Cyprus is believed to be one of the oldest wine producing countries (Johnsin and Jancis 2001). Archaeological evidence suggests that winemaking has been practiced on the island for at least five and a half thousands years (Skinner 2008). Several wall mosaics and pots in the city of Paphos indicate the significant role wine had during the Roman period. According to the Jerusalem Talmud, Wine or “Cyprus nama” as Euripides mentions it, was used in religious rituals for the goddess of love Aphrodite. This was a sweet dessert wine made out of sun-dried grapes.
During the 12th century the wine was renamed to Commantaria after the Gran Commanderie, an area located west of Limassol which was the headquarters (Commandaria) of the Knights Templars. During that period Commandaria become the main source of wealth and prosperity for the knights (commandariawine.com). Later on during the Turkish Ottoman occupation wine production and development came almost to an end. It was only after Cyprus passed under British control that the wine industry started to remerge. Four big wineries had emerged during that period which controlled until the late 1980’s the entire wine industry. Unfortunately Cyprus was then known for producing low quality wines, mostly sold in bulk to the ex-Soviet Union and as Sherry to the United Kingdom. After the fall of the Soviet Union and the registration of Sherry as a Protected Designation of Origin* product Cyprus lost its export market. Cyprus was left with huge quantities of low quality grapes and an industry designed to produce bulk wine. To help the industry remerge and turn toward quality, and not quantity, the government gave incentives for the creation of small wineries and introduced new grape varieties proven to produce quality wines. (Cabernet Sauvignon, Semillon, Shiraz).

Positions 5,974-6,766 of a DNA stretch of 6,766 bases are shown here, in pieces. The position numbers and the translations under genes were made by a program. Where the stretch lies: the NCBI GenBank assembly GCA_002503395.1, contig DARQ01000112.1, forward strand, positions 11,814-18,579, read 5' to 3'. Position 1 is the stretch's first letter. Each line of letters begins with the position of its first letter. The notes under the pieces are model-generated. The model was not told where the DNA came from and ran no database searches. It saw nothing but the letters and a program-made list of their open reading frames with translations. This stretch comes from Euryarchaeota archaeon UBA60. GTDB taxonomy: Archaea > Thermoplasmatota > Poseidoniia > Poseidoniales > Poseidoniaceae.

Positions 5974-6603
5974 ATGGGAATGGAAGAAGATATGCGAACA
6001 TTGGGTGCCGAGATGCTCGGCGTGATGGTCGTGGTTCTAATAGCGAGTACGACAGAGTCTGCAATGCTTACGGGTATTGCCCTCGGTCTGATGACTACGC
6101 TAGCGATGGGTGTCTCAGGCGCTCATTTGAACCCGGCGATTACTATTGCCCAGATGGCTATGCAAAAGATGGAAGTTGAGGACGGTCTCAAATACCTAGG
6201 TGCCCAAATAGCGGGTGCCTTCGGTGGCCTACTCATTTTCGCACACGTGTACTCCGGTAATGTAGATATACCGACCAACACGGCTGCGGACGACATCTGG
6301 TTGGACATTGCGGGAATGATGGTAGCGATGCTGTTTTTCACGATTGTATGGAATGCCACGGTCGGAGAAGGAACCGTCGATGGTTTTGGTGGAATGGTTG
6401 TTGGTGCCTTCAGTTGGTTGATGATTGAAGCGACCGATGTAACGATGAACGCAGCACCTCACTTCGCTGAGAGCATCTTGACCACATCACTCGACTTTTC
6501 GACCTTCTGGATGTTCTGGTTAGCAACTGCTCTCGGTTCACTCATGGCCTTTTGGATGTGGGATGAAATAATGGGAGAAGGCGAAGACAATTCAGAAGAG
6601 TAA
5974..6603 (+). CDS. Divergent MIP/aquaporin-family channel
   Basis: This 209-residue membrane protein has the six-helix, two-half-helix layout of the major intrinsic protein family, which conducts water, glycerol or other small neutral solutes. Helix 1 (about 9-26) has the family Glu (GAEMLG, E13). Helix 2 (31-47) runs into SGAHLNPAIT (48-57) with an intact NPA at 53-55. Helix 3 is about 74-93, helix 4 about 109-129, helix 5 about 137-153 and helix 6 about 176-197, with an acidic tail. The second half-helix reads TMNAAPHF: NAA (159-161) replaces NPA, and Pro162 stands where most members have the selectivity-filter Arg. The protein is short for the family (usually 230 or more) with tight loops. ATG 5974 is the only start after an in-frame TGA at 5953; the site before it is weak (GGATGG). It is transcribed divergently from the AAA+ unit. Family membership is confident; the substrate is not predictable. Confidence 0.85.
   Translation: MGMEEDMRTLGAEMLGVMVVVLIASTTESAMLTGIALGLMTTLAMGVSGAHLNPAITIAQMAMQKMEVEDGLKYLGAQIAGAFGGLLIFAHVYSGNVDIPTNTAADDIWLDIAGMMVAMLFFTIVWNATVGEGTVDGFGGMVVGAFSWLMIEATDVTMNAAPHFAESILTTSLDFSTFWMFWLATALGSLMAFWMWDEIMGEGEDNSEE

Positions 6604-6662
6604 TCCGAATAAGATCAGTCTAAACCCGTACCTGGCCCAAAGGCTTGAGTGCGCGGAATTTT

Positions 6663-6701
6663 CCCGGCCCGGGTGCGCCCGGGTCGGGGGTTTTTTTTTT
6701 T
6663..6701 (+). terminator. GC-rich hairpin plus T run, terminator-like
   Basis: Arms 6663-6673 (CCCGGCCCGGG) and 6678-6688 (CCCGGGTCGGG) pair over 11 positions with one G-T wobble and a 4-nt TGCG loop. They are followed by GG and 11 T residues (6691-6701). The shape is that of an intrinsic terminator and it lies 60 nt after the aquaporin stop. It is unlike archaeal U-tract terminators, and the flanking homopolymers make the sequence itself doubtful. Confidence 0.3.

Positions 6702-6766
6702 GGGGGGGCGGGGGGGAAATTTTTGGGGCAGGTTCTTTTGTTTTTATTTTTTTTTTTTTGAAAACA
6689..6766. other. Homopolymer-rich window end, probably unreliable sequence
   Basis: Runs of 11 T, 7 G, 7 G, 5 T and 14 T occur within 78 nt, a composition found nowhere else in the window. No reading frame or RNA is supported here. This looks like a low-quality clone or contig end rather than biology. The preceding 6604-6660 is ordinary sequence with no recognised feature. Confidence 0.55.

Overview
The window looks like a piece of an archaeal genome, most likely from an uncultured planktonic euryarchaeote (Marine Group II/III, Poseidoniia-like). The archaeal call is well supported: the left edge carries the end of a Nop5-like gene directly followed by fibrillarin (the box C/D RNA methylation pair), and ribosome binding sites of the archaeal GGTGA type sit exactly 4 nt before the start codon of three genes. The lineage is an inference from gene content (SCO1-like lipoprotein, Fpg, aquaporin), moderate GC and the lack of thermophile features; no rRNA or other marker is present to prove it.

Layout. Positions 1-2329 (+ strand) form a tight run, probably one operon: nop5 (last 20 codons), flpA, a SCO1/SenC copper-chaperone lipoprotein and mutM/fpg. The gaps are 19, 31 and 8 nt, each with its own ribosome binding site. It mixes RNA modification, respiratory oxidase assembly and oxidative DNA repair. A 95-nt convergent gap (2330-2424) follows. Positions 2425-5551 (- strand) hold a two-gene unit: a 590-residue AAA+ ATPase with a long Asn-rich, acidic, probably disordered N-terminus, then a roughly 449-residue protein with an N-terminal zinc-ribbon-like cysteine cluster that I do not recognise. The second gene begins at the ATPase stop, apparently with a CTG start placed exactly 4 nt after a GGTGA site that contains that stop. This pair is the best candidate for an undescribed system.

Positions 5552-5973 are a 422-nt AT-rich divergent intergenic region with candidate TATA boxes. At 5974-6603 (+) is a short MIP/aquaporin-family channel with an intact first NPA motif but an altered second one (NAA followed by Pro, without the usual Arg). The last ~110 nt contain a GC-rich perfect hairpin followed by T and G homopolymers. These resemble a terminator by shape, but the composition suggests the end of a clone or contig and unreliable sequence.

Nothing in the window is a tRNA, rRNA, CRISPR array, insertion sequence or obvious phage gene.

Cyprus today has 54 wineries of which 90% are small, family owned. The dramatic increase in competition had a positive effect on quality. Cyprus wines can proudly stand equal next to any other country’s wines. The international wine awards won by Cypriot wines every year are here to justify this. Over the last years the Cyprus wine industry is changing its path. Cypriot winemakers are now focusing on Cypriot indigenous varieties, some of which unknown just a few years ago.
Cyprus wine has found its own unique, distinctive character, one that incorporates in harmony 5500 years of history and a new era driven by confidence, passion and love.
*Protected Designation of Origin: A European Union scheme used to promote and protect names of quality agricultural products and foodstuffs. Another example is Commandaria, it can be only produced in a specific area in Cyprus and with a specific method.
Fikardos Winery works in close cooperation with vine growers and always aims in selecting the best grapes for vinification. Besides working with international varieties the winery gives strong emphasis to Cyprus Indigenous varieties.